In the issue 167 of The Superyacht Report on refitting 30-45m production yachts, Mr. Franco Cattai of Amico Loano Shipyard mentions how owners of yachts in this size-range are split into two categories: those who have had yachts of this size for many years and those who are first-time buyers. The latter often purchase a yacht as a status symbol rather than being passionate about yachting.
Mr. Cattai goes further and states that, “it is clear that the shipyard's task has a psychological aspect because we have to encourage the owner to invest in the fundamentals and basic maintenance that are often sidelined in favour of aesthetic/decorative requests...”
I couldn’t agree more with Mr. Cattai. However, I would like to add that it should be the entire yachting industry’s task to provide not only the encouragement he mentions, but also the adequate support and education, so a buyer/owner can assure their wants and needs are most suited to their budget, both short- and long-term.
A yacht's expenses often exceed those of small businesses. Chartering, if anything, only aids in reducing such costs. If a buyer is not properly aware of this, then the lack of information is frequently the catalyst for a slippery slope to a bad yachting experience.
We’ve all heard stories of bad experiences - some quite horrifying - where crew are to blame, where a broker ‘sells’ the yachting experience at a fraction of its actual cost, or the yacht management company abuses its power and position. And while I am sure there will always be such stories, I think it would be nice to be able to reduce their number.
The Sunseeker 155 Sport Yacht. The very best production yards have already implemented the standards of their custom counterparts.
Referring back to Mr. Cattai’s comments, it is my opinion that when it comes time for a yacht to head back to shipyards like his, it would be far easier for we as an industry to apply further risk management principles; in essence, an industry-wide goal of self-improvement and self-regulation.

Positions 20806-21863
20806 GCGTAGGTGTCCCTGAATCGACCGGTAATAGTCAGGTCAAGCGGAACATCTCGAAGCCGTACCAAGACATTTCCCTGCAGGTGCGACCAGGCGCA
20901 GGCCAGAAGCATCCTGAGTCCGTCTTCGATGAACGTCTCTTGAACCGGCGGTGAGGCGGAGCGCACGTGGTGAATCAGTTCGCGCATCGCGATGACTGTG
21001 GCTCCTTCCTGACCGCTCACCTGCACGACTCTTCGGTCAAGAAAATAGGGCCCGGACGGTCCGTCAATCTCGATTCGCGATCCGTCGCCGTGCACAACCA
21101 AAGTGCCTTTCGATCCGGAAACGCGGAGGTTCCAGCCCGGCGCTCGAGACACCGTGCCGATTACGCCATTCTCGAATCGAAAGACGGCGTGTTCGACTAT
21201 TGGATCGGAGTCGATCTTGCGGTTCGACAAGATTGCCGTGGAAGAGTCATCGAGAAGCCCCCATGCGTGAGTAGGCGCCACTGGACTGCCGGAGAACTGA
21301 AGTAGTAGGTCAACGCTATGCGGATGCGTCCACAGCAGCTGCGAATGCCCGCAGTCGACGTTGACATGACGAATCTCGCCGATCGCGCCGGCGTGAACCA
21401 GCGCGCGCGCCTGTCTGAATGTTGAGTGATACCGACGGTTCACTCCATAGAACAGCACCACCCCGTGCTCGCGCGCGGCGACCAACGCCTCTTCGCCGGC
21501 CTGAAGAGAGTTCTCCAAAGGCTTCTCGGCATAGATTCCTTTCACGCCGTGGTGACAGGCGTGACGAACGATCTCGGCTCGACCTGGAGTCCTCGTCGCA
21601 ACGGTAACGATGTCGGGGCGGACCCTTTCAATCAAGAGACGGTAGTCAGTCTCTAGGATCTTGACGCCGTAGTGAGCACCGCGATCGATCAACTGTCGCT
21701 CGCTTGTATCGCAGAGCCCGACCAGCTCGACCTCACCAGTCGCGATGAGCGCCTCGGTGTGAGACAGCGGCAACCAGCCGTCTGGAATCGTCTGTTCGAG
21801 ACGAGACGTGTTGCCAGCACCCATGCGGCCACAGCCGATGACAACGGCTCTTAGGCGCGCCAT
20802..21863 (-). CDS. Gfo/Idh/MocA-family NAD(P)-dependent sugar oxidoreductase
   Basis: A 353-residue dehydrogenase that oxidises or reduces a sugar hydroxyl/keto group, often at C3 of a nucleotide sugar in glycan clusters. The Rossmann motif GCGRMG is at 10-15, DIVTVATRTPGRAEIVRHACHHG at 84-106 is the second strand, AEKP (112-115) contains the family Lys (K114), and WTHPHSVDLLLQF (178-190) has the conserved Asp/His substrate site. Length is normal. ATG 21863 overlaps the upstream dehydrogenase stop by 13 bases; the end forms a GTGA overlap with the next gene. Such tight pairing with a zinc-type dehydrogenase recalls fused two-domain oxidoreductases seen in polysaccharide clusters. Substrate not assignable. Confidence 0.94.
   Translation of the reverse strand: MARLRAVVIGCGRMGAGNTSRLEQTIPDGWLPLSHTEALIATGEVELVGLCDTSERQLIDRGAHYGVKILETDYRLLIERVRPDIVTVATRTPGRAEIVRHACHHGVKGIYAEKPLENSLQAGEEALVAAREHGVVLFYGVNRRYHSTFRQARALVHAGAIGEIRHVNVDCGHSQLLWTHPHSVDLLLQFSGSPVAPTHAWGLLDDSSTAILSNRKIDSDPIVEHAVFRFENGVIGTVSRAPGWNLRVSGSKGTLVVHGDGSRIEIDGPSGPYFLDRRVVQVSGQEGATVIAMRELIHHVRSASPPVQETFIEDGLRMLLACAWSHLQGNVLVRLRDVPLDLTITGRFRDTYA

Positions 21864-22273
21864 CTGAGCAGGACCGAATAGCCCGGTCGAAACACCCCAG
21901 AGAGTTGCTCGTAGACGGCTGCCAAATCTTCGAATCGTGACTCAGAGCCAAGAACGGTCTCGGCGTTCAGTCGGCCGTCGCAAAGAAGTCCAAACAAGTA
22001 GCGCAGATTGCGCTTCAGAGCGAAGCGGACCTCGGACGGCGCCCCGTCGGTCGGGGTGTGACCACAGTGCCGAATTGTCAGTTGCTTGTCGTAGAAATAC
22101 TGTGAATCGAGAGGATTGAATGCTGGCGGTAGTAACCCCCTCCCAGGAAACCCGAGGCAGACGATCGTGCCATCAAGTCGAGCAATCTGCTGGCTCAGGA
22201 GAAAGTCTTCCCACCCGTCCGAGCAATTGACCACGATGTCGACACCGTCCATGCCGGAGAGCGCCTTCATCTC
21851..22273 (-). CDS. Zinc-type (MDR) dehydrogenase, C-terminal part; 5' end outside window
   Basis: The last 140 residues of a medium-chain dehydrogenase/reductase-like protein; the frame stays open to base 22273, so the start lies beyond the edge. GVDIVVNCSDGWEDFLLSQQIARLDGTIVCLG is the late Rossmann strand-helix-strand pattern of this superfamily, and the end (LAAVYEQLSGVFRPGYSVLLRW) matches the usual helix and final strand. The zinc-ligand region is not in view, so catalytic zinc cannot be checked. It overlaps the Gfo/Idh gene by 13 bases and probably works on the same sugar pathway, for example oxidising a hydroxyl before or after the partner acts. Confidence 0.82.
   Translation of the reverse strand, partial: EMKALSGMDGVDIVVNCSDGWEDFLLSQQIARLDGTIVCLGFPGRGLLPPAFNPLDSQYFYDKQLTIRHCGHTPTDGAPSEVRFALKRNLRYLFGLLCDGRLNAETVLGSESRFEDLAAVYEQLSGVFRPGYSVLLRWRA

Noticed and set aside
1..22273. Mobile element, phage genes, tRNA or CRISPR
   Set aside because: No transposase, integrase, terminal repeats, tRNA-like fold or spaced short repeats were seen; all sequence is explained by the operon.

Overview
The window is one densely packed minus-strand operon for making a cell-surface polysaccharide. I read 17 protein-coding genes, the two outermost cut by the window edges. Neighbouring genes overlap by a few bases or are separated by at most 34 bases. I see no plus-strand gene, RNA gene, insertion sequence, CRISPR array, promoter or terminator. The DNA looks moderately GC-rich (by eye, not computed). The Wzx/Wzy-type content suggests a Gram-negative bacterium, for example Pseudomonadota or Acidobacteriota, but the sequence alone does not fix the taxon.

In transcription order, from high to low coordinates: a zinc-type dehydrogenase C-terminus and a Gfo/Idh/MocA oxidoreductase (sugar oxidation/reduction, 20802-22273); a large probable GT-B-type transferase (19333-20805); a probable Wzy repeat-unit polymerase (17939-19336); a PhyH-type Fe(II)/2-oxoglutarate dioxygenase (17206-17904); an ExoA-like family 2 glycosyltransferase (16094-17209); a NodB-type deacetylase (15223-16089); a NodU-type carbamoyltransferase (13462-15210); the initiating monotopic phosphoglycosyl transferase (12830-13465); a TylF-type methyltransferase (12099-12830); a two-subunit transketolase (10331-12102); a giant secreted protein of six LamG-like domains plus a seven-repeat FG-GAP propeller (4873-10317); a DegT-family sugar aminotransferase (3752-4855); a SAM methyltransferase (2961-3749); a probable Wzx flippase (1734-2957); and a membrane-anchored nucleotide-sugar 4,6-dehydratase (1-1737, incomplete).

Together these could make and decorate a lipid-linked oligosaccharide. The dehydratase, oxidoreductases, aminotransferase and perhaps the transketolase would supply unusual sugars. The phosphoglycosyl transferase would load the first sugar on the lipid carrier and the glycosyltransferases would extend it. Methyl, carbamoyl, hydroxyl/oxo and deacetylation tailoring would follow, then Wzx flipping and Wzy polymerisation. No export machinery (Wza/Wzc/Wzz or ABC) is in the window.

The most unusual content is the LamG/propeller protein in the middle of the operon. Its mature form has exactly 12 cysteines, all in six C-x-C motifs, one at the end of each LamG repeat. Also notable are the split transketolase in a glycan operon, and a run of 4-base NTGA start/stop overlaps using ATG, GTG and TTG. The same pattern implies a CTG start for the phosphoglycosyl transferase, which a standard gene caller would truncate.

Among other things, productivity and quality would be influenced. The enhancement of safety standards would come more naturally as a bi-product of these processes. Cost effectiveness would increase with an ultimately savings to the owner, probably also better margins for all those in the industry.
The Oyster 118.
Part of this improvement, of course, is the [relatively] new application of the ISM code and similar laws and regulations. However, the problem with all new regulations is the animosity towards them. People don’t like change. And the regulations don’t always apply to everyone.The ISM Code for example, does not apply to the size range of yachts Mr. Cattai talks about. But if we look at the influence the code has had on those yachts required to follow it, it has been a positive one.
The production hall at Nautor Swan.
The down-side is that the code has also been considered rather tedious to implement, adding a sometimes unnecessary workload to all considering its commercial application. But despite the tedium, “the ISM code is nothing more than the application of common sense”, a valuable sentence I once found in the notes of an ISM/DPA course I completed a while back.
I think it is agreeable that the code has increased not only the safety bar, but the level of professionalism across the large[r] yacht board. If we do nothing more than apply that ‘common sense’ notion and some risk management principles for smaller yachts, we will ‘up’ the professionalism ante and, most importantly, safety will be enhanced.
If the above can be achieved, yachting dreams, whether ownership- or career-oriented will be both positive and fulfilling and the passion that Mr. Cattai talks about will grow.
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